One thing is clear for people who work in the field of Movement/Dance. Technology (though I still think is awesome) encourages less movement between the self to self, and self to other. And what about CONTACT? The fundamental thing that makes us human beings? Last year, contact for me was limited to my partner, and on the off chance I bumped into someone at an event that was usually work related. It was so nice to embrace them in those moments.
On FB the other day, I saw a meme about what it meant to be an 80's kid. Images of children climbing trees, riding bikes, walking to school, and getting into trouble were at the centerfold of this message. Do kids experience this now? Are we allowing these activities to become obsolete by handing our nieces and nephews the latest gadgets out there? Is the human interaction slowly transforming into this strange game of updates and media mediation? Will language eventually disappear? My desperate desire to know can make this into a bigger problem then it actually is, but this makes me scratch my head at night.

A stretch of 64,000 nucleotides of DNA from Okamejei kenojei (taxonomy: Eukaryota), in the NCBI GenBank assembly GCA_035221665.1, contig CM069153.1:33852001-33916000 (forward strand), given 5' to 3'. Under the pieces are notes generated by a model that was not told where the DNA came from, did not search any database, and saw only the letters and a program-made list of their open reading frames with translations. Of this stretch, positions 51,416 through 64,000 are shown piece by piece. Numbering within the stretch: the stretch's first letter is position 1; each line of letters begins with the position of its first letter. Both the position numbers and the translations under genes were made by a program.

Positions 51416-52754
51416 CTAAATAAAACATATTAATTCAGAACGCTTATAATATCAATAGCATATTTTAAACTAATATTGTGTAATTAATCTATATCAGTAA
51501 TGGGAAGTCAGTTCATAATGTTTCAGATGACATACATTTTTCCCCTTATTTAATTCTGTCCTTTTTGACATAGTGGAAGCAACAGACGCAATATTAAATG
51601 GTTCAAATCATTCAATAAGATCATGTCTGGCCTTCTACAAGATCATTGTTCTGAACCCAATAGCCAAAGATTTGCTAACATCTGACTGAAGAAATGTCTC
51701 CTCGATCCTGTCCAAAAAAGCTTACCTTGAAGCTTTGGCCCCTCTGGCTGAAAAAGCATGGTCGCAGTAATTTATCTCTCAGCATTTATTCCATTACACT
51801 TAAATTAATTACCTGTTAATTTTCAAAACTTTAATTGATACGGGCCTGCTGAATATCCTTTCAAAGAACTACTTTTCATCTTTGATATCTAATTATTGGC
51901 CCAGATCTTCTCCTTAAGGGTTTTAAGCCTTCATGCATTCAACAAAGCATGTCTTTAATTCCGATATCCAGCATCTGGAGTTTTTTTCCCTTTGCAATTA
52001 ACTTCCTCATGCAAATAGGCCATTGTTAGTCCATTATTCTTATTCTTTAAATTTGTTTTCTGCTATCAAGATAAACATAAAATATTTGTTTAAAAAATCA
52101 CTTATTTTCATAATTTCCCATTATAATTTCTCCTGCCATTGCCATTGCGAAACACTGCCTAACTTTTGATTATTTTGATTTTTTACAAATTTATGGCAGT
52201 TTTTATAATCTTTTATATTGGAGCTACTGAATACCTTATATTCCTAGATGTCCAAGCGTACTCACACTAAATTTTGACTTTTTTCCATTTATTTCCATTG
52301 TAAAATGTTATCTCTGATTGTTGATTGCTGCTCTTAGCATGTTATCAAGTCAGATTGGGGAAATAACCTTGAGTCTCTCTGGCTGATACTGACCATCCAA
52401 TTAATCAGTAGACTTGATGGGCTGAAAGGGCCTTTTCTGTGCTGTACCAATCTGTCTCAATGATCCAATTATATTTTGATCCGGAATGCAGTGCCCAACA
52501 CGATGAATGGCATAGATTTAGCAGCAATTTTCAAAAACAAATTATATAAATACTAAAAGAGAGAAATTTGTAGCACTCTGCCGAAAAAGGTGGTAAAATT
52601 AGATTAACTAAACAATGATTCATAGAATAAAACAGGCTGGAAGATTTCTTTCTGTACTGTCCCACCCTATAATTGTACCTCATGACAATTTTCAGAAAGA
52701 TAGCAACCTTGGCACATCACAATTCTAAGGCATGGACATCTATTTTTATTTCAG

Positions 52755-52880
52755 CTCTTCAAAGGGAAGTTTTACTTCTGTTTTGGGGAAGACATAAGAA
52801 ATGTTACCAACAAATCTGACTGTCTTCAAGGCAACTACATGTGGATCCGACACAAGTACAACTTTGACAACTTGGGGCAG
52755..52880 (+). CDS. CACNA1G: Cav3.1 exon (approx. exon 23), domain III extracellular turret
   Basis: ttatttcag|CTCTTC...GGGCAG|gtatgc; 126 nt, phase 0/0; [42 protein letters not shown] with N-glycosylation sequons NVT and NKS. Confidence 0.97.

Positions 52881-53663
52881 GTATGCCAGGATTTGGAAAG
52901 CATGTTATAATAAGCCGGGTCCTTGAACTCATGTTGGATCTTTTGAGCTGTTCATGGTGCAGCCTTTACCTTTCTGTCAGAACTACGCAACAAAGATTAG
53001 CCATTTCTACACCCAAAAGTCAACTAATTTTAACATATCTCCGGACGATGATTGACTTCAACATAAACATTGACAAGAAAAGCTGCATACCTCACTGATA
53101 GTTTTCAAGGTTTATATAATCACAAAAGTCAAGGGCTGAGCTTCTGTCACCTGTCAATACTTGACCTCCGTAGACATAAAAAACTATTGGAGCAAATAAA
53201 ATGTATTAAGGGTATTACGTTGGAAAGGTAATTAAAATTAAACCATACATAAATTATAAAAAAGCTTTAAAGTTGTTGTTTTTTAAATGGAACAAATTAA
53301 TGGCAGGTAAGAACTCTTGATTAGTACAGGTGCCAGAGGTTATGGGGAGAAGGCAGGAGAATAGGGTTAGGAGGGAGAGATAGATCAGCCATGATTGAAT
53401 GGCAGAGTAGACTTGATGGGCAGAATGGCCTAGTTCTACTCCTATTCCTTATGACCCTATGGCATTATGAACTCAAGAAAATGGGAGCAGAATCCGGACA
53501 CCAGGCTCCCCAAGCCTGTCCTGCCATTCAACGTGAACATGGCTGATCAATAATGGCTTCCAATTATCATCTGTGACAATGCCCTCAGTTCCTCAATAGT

The workshop began with a "Movement for Humans" warm up. The first day showed us the structure, the second and third day details were added to the movement to enhance the experience and explore yet smaller parts of our bodies and bones. We pressed against the floor, felt our spine twist and turn into three-dimensional forms that informed a ripple of effect starting from our core and extending to our cranium and toes. Each movement was informing the bones to move and shift. Focusing on every detail helped us appreciate the intricacy of movement. Stretching and closing gave our muscles buoyancy, and the ability to make shapes with our bodies and tell stories.
I now have a home office, and I am making it a point to get up and move every 30 minutes of work. I stretch, roll around on the ground, or just take a stroll around the house. Slowly but surely, I plan on being more engaged with my community. I refuse to make this year 2 of inactivity and hermit life. Already I've done some traveling to help jump start me at the beginning of this year. My grandmother has also been a huge inspiration.
I encourage you to get up and go. You never know what you may find out about yourself as you stroll. Even better, you never know what you may create!